My Beloved Daughter,
My next fandom came about in 1984. A commercial, showing toy cars and guns that turned into robots and fought each other, came on during my morning cartoon watching. The children yelling, “It’s the Autobot Commander! Call in the Decepticon Leader!” burned itself into my memory.
But what really got my attention was the cartoon. Coming from Cybertron, an empty husk of a metal planet, whose energy reserves were depleted by a war of millions of years, the Transformers were a race of robots who could change their forms. The peace-loving Autobots, led by Optimus Prime, left their world to search for more energy. The evil Decepticons, led by the megalomaniacal Megatron, followed them and attacked them, boarding their ship and causing it to crash on Earth four million years ago. The ship came to rest in the side of a volcano in the Pacific Northwest of the U.S.. In the 1980s, the volcano erupted; causing the ship’s computer to activate and it reactivated the robots. Since the crash (according to the comic book by Marvel) wiped the computer’s memory of the war, it activated both the good guys and bad guys and they continued their war on Earth. Unlike Cybertron, our world is a living planet with many natural resources. In the cartoon, the Nations gave the Autobots the energy they needed to survive, as the Autobots defended the Earth from the Decepticons. The cartoon went on for three full seasons and had a single, week-long miniseries for the fourth season. I’m told that the series continued in Japan but not in the U.S..
In the comics, the Autobots were mistrusted by the humans. The first series existed in the Marvel Universe. Spiderman even guest-starred in the third issue. Seeing him web Megatron in the face was priceless and was the most memorable point in the comic for me.
The first Transformer toy that I bought was Jazz, a sort of rocker Autobot who was the second-in-command of the Autobots. He was so complex in his transformation that I never figured out how to get him to turn into a robot. I took him back and got Sideswipe. I also got Bumblebee, who was one of the minicars. The normal-sized cars were about nine dollars back then. The minicars were about three. Before the original series ended, around my freshman year of high school, I had over a hundred Transformers toys . . . ranging from all of the Aerialbots to Omega Supreme. I never took very good care of them, so mine weren’t worth anything when I grew up.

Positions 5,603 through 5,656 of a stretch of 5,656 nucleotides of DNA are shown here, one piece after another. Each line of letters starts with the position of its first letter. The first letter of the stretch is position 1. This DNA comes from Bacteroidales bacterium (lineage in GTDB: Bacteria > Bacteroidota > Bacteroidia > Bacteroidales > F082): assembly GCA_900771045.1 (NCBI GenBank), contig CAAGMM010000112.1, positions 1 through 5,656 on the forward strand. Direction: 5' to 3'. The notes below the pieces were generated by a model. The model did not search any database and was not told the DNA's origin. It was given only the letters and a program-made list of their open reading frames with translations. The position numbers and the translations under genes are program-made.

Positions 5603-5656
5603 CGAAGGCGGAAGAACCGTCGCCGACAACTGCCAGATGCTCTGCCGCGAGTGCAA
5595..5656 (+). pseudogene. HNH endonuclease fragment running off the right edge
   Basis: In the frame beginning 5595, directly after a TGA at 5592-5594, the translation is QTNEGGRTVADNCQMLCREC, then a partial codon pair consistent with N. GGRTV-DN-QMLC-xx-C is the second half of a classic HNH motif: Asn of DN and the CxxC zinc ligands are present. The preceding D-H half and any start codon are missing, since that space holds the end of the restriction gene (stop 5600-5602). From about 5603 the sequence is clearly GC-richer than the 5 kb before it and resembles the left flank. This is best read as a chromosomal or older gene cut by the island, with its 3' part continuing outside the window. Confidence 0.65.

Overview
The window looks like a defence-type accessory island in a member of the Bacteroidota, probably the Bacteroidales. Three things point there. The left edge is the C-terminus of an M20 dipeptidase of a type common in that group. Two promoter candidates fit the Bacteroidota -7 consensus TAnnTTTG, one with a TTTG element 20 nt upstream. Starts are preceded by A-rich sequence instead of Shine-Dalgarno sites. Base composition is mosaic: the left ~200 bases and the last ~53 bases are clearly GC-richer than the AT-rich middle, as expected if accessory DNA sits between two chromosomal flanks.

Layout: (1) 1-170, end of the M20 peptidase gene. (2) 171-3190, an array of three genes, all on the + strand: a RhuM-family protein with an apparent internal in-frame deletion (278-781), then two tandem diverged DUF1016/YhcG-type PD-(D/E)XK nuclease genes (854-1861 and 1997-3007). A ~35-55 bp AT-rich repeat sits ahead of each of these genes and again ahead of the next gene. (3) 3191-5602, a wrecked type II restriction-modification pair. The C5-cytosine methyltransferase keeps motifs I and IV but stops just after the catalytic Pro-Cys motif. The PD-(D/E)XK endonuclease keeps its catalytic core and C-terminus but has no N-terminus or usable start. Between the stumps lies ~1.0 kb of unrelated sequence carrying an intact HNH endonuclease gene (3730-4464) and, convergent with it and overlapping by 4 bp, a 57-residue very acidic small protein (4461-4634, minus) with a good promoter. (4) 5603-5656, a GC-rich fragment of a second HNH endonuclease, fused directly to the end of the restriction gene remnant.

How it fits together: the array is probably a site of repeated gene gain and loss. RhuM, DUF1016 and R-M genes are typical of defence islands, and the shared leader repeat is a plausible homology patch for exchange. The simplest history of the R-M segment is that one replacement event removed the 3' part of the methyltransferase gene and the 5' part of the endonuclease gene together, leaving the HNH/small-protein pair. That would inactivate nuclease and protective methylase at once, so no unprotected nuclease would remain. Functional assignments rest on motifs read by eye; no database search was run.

The original television series spawned an animated movie in 1986. The commander of the Autobots died in it. This led to a major backlash from fans and he was brought back at the end of the third season. Unfortunately, as I mentioned before, there were only five more episodes after that, ending the original series.
The second series started when I was a senior in high school. Releasing mostly repaints of the original characters, it was refreshing to see them in Wal-Mart. I replaced Sideswipe and Optimus Prime, both of which I had broken playing roughly as a child. I still have these two in our basement.
I’ve followed this fandom over the course of my life. The Thirtieth Anniversary Edition of the 1986 movie (vastly superior to the live action, Michael Bay movies) was released this year. As of this writing, they continue to make new versions of the Transformers, so that new generations of children can join the battle of the heroic Autobots versus the evil Decepticons in “A World Transformed . . ..”